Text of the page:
Organogelator-Templated Synthesis of Hollow TiO2 Nanotubes

Gregory Khitrov
2000 MRS bulletin  
Researchers at Sandia National Laboratories working with Cielo Communications have developed a 1.3-µm electrically pumped vertical cavity surface emitting laser (VCSEL) grown on gallium arsenide. This VCSEL is made mostly from stacks of layers of semiconductor materials common in shorter-wavelength lasers-aluminum gallium arsenide and gallium arsenide. The research team added to this structure a small amount of the material indium gallium arsenide nitride (InGaAsN), which was initially
more » ... by Hitachi of Japan in the mid-1990s. The researchers grew the structure by molecular-beam epitaxy in a single growth run. They reported at the Device Research Conference, held June 19-21 in Denver, that the top and bottom n-doped distributed Bragg reflector (DBR) mirrors contain 28 and 33 periods, respectively, and are fabricated from alternating quarterwavelength layers of Al 0.94 Ga 0.06 As and GaAs. They said that the relatively low doping in the Si-doped mirrors reduces the free-carrier absorption. They placed a tunnel diode at a node of the optical field in the GaAs layer nearest the cavity in the upper mirror to provide hole injection into the active region, and they oxidized the AlAs low-index layers adjacent to the optical cavity for electrical and optical oxide aperture confinement. They used an rf plasma nitrogen source to grow two 6-nmthick In 0.34 Ga 0.66 As 0.99 N 0.01 quantum wells (QW), contained in the optical cavity. As reported at the conference and in an article to appear in an upcoming issue of Electronic Letters, John Klem of Sandia and his colleagues achieved a single-mode output power of 60 µW at 20°C and continuous-wave operation up to 55°C. Operating at 1.3 µm (a wavelength of low dispersion in single-mode optical fiber) enables the VCSEL to be used for a wide variety of high-speed, mediumdistance data-communication applications, including Internet infrastructure, gigabit Ethernet, and fiber to the home. Peter Esherick, manager of the Compound Semiconductor Materials and Processes Department at Sandia, said, "We expect there to be great excitement over the device-fueled by the rapid expansion of Internet use and craving for faster Internet access.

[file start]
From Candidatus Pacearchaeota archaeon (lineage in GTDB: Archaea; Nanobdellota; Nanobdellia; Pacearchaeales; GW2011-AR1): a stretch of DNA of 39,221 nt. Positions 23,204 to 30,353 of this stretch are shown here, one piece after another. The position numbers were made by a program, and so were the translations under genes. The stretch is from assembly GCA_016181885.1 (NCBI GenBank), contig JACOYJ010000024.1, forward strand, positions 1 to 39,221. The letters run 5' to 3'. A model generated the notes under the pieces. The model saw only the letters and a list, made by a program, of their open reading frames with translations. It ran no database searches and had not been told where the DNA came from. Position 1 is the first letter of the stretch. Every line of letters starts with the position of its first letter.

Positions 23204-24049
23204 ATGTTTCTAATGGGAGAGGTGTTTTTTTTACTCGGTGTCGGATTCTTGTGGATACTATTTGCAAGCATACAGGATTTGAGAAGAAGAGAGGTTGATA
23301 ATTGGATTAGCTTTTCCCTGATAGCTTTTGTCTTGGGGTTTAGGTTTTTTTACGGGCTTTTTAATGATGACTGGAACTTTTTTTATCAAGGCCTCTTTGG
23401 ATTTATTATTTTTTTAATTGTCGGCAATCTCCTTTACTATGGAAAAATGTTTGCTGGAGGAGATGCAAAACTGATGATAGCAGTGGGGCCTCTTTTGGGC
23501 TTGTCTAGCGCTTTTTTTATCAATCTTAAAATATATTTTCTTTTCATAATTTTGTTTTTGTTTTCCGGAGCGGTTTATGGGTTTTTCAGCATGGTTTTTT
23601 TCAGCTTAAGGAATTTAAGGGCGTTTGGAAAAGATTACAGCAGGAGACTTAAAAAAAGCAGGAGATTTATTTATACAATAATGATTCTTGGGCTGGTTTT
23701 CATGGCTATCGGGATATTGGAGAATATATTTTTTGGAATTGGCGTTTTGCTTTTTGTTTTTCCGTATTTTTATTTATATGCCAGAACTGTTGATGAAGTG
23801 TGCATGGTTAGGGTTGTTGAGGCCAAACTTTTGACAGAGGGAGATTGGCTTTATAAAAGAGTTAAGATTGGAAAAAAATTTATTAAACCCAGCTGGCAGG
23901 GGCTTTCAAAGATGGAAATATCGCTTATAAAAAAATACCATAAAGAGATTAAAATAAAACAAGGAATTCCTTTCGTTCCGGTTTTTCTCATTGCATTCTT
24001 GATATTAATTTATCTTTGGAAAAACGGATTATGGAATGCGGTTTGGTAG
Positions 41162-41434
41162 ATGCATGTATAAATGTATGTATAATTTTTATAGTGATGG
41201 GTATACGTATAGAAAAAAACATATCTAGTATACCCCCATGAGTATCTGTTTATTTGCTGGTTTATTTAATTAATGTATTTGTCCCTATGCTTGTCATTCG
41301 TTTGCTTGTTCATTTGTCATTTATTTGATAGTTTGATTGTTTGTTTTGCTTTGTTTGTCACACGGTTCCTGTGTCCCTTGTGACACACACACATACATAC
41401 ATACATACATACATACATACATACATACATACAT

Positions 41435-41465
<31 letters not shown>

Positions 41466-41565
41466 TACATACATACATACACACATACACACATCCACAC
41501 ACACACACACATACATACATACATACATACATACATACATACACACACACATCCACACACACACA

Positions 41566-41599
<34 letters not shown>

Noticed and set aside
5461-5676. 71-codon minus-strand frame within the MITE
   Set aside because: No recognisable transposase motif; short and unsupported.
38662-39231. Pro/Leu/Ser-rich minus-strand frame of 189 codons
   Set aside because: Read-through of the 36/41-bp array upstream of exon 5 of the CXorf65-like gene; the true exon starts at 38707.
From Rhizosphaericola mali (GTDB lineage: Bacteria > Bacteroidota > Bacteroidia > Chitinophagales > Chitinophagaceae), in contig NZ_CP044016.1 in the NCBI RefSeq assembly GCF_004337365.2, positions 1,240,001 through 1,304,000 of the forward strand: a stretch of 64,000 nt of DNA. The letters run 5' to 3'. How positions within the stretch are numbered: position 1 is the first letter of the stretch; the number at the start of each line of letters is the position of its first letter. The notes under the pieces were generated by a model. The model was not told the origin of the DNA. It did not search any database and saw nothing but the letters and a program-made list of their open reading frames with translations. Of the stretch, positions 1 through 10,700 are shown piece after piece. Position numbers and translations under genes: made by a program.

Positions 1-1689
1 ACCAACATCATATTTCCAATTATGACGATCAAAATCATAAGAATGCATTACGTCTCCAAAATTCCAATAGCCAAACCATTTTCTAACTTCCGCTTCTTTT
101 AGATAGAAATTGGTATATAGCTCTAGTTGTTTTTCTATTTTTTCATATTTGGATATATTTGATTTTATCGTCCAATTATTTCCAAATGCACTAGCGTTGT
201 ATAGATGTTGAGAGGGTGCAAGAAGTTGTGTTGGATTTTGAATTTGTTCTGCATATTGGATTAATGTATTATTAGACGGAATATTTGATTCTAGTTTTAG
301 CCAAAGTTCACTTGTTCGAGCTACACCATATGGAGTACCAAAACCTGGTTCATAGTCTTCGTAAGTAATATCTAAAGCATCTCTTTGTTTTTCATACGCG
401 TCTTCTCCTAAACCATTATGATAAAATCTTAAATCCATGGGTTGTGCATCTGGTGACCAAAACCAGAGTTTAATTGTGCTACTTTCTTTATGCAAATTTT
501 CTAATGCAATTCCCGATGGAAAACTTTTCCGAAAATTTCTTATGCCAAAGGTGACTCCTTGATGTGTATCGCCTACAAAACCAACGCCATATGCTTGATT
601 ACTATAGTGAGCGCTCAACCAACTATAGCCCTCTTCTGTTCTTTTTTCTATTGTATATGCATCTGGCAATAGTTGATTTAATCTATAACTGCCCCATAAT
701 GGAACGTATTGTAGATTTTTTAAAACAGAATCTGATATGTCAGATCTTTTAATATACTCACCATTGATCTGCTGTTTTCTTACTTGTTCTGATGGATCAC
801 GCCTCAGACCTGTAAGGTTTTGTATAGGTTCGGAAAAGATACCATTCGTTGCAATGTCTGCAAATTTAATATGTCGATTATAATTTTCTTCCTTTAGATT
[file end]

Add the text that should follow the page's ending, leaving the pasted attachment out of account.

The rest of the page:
doi:10.1557/mrs2000.133 fatcat:ru3n5vxex5f2bpaup7keg7x2qq